Advanced-practice providers (APPs) continue to make their presence felt in the world of hospital medicine. According to survey data from the 2012 State of Hospital Medicine report, more than half (53.9%) of respondent groups serving adults have nurse practitioners (NP) and/or physician assistants (PA) integrated into their practices. The median ratio of APPs to hospitalist physicians in these groups has remained about the same as in previous surveys, with respondents reporting 0.2 FTE NPs per FTE physician, and 0.1 FTE PAs per FTE physician. We’ve also learned that APPs tend to be stable members of most hospitalist practices, with more than 70% of groups reporting no turnover among their APPs during the survey period.
Unfortunately, we don’t yet have much information on the specific roles APPs are filling in HM practices; hopefully, this will be a subject for the next State of Hospital Medicine survey, scheduled to launch in January 2014.
The 2012 survey did provide new information about how APP work is billed by HM groups. More than half the time, APP work is billed as a shared service under a physician’s provider number (see Table 1). Only on rare occasions is APP work billed separately under the APP’s provider number.
Perhaps most surprising of all, 16% of adult HM groups with APPs reported that their APPs don’t generally provide billable services, or no charges were submitted to payors for their services. This figure rose to 23% for hospital-employed groups.
Almost everywhere I go in my consulting work, we are asked about the value APPs can provide to hospitalist practice, and what their optimal roles are. I am extremely supportive of integrating APPs into hospitalist practice and believe they can play valuable roles supporting both excellent patient care and overall group efficiency.
But in my experience, many HM groups fail to execute well on this promise. As the survey results suggest, sometimes APPs are relegated to nonbillable tasks that could be performed by individuals at a lower skill level. Sometimes the hospitalists tend to think of the APPs as “free” help, and no real attempt is made to account for their contribution or capture their billable work. And some groups are so focused on ensuring they capture the 100% reimbursement available by billing under the physician’s name (rather than the 85% reimbursement typically available to APPs) that they lose sight of the fact that the extra physician time and effort involved might cost more than the incremental additional reimbursement received.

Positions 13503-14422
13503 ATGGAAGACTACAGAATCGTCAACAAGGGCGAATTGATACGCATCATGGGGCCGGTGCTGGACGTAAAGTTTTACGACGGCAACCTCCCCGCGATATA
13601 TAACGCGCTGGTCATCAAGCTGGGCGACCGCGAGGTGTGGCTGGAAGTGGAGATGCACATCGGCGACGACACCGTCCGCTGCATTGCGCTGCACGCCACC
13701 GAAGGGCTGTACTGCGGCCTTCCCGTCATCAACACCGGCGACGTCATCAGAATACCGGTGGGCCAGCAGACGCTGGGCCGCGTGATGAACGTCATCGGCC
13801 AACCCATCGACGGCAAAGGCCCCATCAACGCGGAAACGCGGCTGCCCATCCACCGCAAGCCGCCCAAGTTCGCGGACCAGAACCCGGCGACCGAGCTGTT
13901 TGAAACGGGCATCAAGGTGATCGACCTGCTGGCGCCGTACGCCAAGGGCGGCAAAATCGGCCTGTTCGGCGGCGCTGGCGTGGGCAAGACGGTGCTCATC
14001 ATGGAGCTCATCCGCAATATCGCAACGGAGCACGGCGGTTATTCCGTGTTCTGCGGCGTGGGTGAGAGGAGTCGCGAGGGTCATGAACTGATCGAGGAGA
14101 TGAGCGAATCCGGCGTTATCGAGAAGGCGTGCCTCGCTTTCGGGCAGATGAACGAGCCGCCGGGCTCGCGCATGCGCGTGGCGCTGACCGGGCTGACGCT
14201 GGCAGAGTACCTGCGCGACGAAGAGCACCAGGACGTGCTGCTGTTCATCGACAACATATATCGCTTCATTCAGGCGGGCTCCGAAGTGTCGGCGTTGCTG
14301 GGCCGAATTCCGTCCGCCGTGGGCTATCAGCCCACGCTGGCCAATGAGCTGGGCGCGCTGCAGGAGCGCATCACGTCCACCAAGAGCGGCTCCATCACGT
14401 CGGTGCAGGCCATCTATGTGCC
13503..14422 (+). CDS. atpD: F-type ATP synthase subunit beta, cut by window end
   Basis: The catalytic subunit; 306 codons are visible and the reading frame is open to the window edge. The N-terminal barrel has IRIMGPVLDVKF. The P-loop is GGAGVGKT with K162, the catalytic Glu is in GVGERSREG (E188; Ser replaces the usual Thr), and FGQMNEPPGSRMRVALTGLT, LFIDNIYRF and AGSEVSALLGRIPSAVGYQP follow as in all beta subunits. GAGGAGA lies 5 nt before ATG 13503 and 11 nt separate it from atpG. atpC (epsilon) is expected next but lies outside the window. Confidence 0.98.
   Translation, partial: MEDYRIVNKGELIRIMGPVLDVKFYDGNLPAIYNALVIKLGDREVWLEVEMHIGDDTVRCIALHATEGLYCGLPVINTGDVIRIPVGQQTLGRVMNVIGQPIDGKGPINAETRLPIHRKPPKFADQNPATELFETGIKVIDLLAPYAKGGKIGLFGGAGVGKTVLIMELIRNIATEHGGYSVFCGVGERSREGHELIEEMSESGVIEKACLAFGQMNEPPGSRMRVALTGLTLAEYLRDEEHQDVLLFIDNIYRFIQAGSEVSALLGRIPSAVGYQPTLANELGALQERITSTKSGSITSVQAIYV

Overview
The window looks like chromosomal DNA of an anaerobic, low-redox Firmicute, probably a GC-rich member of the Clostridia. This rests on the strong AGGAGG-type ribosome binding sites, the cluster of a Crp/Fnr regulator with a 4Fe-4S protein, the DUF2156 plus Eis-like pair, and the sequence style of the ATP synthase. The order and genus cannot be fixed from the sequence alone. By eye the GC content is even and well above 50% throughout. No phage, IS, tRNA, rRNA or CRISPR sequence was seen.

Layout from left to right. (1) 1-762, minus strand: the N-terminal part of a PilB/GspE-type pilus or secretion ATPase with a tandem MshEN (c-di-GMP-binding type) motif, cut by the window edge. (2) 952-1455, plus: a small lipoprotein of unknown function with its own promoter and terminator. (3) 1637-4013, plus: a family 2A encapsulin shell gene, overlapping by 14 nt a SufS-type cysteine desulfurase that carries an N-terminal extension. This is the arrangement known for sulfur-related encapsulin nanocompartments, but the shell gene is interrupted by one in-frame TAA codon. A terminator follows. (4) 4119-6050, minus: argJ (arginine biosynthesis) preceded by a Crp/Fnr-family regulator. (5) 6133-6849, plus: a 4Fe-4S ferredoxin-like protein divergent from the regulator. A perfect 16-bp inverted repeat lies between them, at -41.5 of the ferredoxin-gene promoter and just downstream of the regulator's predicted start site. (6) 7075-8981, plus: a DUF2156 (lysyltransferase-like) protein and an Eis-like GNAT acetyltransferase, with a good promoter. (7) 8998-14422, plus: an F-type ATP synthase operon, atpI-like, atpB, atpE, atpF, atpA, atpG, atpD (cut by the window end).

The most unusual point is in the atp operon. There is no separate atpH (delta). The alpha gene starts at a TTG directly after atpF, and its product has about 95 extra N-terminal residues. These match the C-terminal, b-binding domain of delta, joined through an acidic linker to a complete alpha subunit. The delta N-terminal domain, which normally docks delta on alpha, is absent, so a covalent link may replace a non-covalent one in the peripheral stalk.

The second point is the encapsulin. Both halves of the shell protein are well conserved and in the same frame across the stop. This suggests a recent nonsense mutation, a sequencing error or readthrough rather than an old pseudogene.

As a specialty, we still have a lot to learn about the optimal ways to deploy APPs to support high-quality, effective hospitalist practice. In the meantime, it can be valuable for HM groups to ensure that APPs are functioning in roles that take advantage of their advanced skills and licensure scope, and that efforts are being made to ensure the capture of all billable services provided.
I hope you will plan to participate in the 2014 State of Hospital Medicine survey and share your own practice’s experience with APPs.
Leslie Flores is a partner in Nelson Flores Hospital Medicine Consultants and a member of SHM’s Practice Analysis Committee.